First you need to convert FBX files to VRX using the ViroFBX script. This ViroFBX script can be found in the bin directory of your Viro application.
Go to the bin directory. We installed Viro in a folder called “WorkSpace”, so we enter the following command (replace WorkSpace with your root folder in this command):

cd WorkSpace/ViroSample/bin

After you get to your bin folder, enter the following command:

./ViroFBX viro_object_lamp/object_lamp.fbx

Once the script is executed, you will see a file named “object_lamp.vrx” in the viro_object_lamp folder in your bin directory.
Once the VRX file is created, it can be uploaded to Viro3DObject. Copy the files from the viro_object_lamp folder and paste them into the res folder located at / ViroSample / js.
To view your 3D objects in AR, open the HelloWorldSceneAR.js file and replace the text in HellowWorldSceneAR.js with the code below.

‘use strict’;
import React, { Component } from ‘react’;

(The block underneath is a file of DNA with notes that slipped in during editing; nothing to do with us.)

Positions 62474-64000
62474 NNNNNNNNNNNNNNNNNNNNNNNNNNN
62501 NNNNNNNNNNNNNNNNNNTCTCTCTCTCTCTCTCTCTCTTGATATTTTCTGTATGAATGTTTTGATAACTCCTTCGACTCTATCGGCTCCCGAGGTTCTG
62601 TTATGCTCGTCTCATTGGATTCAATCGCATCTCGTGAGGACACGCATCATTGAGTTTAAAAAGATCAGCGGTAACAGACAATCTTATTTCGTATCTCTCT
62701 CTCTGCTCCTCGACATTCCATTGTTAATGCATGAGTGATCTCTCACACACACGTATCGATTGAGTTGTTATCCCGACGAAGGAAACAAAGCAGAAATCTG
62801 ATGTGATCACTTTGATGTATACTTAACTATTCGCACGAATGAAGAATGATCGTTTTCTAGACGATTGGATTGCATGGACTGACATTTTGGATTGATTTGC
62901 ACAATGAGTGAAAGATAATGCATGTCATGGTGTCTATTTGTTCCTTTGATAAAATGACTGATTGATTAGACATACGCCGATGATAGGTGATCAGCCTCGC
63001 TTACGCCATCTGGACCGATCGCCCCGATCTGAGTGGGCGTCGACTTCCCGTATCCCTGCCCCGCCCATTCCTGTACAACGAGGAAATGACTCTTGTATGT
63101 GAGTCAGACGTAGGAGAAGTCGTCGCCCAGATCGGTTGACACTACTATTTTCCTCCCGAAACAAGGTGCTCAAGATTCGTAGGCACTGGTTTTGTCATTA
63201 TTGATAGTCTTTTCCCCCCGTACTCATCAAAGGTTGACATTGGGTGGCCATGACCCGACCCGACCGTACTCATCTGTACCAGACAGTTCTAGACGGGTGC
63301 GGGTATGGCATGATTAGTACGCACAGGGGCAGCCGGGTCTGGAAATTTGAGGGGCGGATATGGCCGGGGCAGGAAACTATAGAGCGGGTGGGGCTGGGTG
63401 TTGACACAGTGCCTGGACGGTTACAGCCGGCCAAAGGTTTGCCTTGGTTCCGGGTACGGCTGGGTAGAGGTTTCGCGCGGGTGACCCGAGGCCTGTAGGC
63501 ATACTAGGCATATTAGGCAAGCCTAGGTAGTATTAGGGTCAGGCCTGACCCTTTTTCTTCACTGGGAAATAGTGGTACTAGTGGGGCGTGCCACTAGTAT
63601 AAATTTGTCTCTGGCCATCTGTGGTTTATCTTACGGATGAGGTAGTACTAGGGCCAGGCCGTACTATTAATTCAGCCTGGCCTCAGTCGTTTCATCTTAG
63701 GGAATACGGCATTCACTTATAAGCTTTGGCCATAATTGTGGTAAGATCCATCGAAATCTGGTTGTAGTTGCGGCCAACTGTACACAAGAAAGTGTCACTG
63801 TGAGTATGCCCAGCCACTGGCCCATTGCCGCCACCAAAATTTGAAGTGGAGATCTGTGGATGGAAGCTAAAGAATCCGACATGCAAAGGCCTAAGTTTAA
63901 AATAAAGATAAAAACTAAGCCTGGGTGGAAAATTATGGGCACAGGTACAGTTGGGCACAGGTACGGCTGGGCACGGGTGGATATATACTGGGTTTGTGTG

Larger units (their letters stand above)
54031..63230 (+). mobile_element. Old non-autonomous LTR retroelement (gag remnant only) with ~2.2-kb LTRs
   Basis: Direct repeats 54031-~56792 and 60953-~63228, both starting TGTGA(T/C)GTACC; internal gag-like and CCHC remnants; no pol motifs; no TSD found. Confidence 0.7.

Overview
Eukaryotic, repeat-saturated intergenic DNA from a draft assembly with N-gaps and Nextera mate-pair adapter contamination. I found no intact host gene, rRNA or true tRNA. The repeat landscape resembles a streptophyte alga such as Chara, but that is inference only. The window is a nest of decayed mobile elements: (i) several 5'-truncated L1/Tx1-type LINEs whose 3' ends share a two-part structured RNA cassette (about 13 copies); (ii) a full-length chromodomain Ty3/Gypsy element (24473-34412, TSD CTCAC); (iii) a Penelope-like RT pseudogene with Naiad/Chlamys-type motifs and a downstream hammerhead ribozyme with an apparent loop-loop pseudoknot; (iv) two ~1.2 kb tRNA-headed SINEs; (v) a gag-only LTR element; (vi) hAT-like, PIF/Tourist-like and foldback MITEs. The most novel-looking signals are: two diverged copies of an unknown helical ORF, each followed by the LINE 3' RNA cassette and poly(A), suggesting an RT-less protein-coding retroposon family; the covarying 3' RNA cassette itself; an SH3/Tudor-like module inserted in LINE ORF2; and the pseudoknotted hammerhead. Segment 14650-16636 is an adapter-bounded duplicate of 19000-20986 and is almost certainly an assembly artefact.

import {StyleSheet} from ‘react-native’;
import {
} from ‘react-viro’;
var createReactClass = require(‘create-react-class’);
var HelloWorldSceneAR = createReactClass({
getInitialState() {
return {
text : “Initializing AR…”
render: function() {
return (






var styles = StyleSheet.create({
helloWorldTextStyle: {
fontFamily: ‘Arial’,
fontSize: 40,
color: ‘#ffffff’,
textAlignVertical: ‘center’,
textAlign: ‘center’,

module.exports = HelloWorldSceneAR;

Save the HelloWorldSceneAR.js file. In the menu, click the reboot button. You should see the lamp in front of you below “Hello World”. We added a shadow to the lamp and included a drag option. so you could move the lamp around with your finger.
To add and see your own object, replace several lines in the code:

<Viro3DObject source={require(‘./res/object_lamp.vrx’)}
position={[0, 0, 0]}
scale={[0.3, 0.3, 0.3]}

So, the necessary steps are:

  1. Convert FBX file to VRX format.
  2. Place the VRX objects in the correct folder.
  3. Update the new asset code. In the example above, you could change “object_lamp.vrx” to your vrx file name and change the texture names.
  4. Save the file and reload it to see the 3D object in AR.